The Efficacy of Auditory Integration Training: Summaries and Critiques of 28 Reports
(January, 1993 – August, 2004)
Stephen M. Edelson, Ph.D. and Bernard Rimland, Ph.D.

This table summarizes all research studies known to us that have investigated the efficacy of
AIT. These studies were published between January, 1993 and May, 2001 and have appeared in
peer-reviewed journals, professional newsletters, and/or were presented at professional
conferences. Twenty-six of the studies utilized subjects with autism, attention deficit/hyperactivity
disorder, central auditory processing disorder, and/or mental retardation. Two of the
studies evaluated the physiological effects of AIT on animals.

Table 1: Tabulation of Studies

(Number of Studies)



Results Unclear/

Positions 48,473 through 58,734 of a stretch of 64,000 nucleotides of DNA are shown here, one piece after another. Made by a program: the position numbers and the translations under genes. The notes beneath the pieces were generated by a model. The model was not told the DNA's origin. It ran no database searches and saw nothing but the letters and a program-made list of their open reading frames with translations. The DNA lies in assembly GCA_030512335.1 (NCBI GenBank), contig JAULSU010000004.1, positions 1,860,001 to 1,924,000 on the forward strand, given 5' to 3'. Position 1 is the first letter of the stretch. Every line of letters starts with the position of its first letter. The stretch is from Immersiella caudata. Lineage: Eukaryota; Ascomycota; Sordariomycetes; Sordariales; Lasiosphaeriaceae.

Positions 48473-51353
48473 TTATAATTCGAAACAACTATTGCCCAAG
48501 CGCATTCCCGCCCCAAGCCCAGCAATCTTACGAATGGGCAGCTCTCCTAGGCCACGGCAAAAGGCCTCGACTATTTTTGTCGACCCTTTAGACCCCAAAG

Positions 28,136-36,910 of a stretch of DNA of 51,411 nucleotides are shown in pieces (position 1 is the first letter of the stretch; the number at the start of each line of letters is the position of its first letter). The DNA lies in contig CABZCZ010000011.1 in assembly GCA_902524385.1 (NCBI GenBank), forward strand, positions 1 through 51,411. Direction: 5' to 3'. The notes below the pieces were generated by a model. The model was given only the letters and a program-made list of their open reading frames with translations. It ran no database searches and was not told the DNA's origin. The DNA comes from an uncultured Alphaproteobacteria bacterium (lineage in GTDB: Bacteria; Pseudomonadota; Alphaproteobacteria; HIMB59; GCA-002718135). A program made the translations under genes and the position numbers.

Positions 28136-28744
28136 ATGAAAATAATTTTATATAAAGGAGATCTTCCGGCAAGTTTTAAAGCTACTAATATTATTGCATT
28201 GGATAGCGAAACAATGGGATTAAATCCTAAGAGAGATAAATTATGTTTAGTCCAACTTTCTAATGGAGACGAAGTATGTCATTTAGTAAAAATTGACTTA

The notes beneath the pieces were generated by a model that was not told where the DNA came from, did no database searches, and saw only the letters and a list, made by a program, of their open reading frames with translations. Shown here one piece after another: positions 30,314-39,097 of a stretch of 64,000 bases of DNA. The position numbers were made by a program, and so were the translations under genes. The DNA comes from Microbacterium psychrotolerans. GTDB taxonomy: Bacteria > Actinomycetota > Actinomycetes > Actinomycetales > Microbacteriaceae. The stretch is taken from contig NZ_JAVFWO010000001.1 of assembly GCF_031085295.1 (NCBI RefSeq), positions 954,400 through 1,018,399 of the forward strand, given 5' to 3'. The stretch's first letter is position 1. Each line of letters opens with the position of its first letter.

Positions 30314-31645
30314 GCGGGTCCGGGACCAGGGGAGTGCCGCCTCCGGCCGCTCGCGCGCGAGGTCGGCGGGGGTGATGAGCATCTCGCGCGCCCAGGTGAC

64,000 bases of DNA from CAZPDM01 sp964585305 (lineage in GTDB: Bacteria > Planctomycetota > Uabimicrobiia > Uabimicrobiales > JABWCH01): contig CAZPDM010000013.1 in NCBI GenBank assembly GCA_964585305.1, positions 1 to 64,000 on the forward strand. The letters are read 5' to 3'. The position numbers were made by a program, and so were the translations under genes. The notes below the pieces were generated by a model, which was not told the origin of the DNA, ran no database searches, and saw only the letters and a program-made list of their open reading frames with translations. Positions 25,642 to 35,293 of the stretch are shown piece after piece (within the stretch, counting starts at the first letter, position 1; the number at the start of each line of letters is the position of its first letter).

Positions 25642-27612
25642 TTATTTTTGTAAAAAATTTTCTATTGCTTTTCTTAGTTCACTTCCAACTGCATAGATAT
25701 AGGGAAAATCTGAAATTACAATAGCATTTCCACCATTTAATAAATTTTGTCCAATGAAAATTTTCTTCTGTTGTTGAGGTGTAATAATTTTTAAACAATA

No Effectsa
Autism 13 1 (Bettison)
1 (Gillberg)
1 (Mudford et al.) 0
ADHD 4 0 0 0
CAPD 2 0 1 (Yencer) 0
Several Populations 2 0 1 (Zollweg et al.) 0
Animals (chicks) 2 0 0 0

a Note that none of the studies failed to show discernible benefits.

Of the 28 research studies that evaluated physiological, behavioral, and cognitive changes in the
subjects, the authors of 23 (82%) studies concluded that their data supported the efficacy of AIT,
three (11%) claimed to have found no evidence of efficacy, and two (7%) report ambiguous,
contradictory results.

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